All bikers have their opinion about what works when it comes to packing luggage on a bike for a road trip. Some have a “system”, perfected for their individual needs, tested and reliable. These systems usually have lots of commonalities but it’s the pet hates they share that are most interesting. Here, listed below, are the most common: the pet hates with luggage on a motorbike, the thorns I have learned to avoid myself when packing my gear.
Bulk on the rear rack or in top boxes
Yes sir! It seems that the general rule for motorcycle baggage is that this should be arranged low and forward, essentially as close to the bike’s center of gravity as possible (the engine area). Anything stored “high” is a hazard that will make a two wheel machine harder to handle. Weight on the tail rack increases the difficulty in maneuvering through slow traffic, steering in tight spaces and riding on uneven ground. It renders a bike “unstable” and will reward the rider with injections of unwanted anxiety especially at slower speeds.
Weight stored high up on a motorbike such as on a tall tail packs acts just like a lever that wants to wrestle a bike to the ground on its side. Even the fittest of bikers will struggle to keep the bulk of a 200Kg machine (or heavier) steady on one leg when maneuvering at slower speeds. As a consequence motorcycles are dropped and levers, turn signals, mirrors even fairings get damaged. No fun at all.
Some say that top boxes and tank bags are a “safer option” for the storage of valuables (cameras and laptops). Clearly there is truth in this and these storage systems have practical advantages say for short daily commutes. However, on longer rides you have to ask yourself whether a laptop or a bulky DSLR are at all necessary. Vibrations, bumps and jolts, are all part of the riding experience, hardly safe environment for lenses and hard drives.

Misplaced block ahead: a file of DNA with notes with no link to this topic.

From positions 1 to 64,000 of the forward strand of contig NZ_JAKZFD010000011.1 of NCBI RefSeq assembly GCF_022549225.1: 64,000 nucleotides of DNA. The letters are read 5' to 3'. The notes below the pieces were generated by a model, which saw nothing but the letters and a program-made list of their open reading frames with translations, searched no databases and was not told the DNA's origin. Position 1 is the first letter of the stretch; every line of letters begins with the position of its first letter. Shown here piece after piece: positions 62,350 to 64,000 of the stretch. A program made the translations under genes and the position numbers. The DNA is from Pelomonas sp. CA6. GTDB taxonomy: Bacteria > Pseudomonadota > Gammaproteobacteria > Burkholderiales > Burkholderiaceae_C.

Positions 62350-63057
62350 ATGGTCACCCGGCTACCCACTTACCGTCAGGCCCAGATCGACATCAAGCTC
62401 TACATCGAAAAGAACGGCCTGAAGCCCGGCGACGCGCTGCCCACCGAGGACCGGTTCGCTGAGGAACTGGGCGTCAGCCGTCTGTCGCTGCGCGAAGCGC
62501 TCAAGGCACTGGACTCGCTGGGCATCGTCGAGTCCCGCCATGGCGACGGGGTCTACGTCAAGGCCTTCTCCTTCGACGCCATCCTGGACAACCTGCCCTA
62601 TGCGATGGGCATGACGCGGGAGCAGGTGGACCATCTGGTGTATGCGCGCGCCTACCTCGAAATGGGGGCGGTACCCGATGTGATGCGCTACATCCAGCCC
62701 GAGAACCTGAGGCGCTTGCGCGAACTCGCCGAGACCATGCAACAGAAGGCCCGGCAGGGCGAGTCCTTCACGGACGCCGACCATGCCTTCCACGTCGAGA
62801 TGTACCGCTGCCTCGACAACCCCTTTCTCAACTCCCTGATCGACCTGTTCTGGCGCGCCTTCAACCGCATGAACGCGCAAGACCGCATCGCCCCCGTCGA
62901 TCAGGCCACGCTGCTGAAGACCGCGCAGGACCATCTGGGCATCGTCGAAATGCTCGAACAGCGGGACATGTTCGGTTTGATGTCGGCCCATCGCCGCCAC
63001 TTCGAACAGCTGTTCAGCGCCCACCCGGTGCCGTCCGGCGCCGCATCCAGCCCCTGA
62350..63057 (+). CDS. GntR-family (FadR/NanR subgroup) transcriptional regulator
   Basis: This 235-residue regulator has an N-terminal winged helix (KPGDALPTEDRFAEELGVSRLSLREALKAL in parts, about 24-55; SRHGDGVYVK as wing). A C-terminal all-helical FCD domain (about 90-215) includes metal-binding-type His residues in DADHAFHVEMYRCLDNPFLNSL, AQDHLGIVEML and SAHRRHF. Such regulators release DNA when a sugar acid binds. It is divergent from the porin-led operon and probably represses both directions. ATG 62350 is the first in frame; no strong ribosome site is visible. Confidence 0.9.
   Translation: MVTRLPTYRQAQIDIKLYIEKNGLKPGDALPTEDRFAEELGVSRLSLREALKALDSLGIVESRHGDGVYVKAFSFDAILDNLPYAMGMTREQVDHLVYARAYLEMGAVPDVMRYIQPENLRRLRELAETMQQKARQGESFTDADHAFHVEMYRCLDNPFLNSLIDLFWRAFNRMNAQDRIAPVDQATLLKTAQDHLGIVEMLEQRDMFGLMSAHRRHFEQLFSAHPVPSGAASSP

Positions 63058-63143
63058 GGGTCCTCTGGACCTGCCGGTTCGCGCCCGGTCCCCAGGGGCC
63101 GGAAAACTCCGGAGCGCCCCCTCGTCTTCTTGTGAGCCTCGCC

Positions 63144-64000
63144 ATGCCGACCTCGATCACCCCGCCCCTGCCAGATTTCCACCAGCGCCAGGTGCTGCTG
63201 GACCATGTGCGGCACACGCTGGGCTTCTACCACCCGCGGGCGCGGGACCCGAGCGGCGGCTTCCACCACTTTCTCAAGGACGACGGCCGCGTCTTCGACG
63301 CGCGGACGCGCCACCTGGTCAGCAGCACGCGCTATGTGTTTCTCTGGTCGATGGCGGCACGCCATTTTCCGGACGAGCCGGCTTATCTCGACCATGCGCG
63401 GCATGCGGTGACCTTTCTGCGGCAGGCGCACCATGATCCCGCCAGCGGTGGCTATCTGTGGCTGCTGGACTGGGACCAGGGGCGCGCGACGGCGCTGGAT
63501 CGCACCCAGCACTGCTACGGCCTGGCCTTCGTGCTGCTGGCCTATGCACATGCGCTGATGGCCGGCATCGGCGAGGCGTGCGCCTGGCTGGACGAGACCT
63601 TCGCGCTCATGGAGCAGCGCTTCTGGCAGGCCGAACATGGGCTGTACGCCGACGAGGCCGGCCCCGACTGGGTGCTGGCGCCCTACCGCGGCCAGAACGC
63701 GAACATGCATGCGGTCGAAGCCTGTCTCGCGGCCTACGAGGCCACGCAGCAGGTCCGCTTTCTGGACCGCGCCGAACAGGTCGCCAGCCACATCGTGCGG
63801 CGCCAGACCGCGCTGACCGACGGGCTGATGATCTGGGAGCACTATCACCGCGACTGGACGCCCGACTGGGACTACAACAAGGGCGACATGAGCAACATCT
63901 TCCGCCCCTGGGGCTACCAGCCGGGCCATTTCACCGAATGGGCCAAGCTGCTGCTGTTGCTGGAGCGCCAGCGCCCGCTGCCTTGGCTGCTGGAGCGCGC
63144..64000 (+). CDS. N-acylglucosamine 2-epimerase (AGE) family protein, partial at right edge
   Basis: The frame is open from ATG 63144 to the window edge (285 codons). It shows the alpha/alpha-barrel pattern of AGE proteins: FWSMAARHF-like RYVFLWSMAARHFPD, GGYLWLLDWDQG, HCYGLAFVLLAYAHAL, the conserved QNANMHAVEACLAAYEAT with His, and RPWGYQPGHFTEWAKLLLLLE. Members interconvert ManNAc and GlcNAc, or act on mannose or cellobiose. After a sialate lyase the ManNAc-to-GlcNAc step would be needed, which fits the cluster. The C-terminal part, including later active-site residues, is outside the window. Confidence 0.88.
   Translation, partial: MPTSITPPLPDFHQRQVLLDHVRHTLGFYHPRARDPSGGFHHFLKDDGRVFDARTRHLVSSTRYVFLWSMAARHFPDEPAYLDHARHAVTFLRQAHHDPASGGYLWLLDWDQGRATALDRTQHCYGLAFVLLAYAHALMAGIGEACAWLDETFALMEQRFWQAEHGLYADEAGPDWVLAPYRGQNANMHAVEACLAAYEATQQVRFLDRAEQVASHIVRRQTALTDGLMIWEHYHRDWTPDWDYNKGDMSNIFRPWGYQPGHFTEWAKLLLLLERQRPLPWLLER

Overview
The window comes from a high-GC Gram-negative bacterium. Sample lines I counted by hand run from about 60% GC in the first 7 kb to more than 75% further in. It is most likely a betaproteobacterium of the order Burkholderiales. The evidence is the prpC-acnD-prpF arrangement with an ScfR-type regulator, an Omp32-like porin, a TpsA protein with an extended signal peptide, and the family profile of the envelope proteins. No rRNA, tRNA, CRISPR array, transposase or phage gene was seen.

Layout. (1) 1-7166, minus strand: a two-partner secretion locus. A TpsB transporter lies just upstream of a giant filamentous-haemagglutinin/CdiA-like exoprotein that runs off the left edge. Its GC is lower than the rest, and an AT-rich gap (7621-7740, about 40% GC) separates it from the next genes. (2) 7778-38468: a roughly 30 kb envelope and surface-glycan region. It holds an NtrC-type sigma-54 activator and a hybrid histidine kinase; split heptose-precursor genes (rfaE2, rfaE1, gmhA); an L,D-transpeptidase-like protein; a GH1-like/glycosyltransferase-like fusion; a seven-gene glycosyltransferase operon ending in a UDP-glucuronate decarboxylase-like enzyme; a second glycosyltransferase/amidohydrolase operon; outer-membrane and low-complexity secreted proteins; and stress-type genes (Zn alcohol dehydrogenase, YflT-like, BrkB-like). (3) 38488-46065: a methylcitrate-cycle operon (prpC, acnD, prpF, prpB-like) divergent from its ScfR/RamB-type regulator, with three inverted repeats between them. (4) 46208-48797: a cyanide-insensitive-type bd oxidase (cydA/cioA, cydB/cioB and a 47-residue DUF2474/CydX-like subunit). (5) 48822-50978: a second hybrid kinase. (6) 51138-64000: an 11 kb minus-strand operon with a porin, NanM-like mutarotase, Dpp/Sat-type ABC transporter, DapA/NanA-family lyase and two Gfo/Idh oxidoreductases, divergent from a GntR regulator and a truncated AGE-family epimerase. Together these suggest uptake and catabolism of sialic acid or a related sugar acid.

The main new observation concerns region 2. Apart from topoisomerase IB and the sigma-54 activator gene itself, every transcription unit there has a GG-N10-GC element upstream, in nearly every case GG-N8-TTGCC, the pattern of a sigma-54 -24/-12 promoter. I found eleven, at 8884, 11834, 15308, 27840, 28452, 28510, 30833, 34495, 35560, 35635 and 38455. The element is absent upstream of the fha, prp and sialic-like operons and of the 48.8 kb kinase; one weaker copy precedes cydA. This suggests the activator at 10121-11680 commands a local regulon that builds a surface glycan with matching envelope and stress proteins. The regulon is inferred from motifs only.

Low cost, smaller solid state tablets, even smartphones are good enough for e-mail and social media these days. They are lighter, more durable choices and easier to pack inside a saddle bag rather than top box. Good quality mirror-less cameras are also available in small, rugged, light weight formats, too.
Security and safety? Leaving valuables unguarded in a top box is unwise anywhere at any time regardless of whether the box is locked or not. Why bother with a top box at all?
For sure, tank bags are useful for easy access and storage in pretty much the same way top boxes are. Inevitably though, they bear the same drawbacks as well. As mentioned above, weight stored high and away from the center of gravity of a bike acts as an undesirable lever that kicks in at the slightest loss of balance.
Furthermore, it’s a fact that some tank bags interfere with handlebars, cover up clocks and dials, push onto light switches, horn buttons and turn signals. Useful to point out as well is that most tank bags leave scuffs, scratches and cause wear on a bike’s body work.
Get bigger panniers (saddle-bags) for your stuff if you really need to. Best is to learn to carry less gear with you on your trip. Leave the tank area on your bike clutter free or at the most go for a cargo net.
Wearing a backpack is also a pet hate, especially on longer rides. The extra weight on a rider’s shoulders and back will eventually tire him or her. Back packs make taking off a riding jacket annoyingly difficult and they also block ventilation. Again, bulk carried high from the ground leverages imbalance in tight spots or on off tracks and should an unlucky fall occur, the pack on one’s back could increase the risk injury to spine and ribs.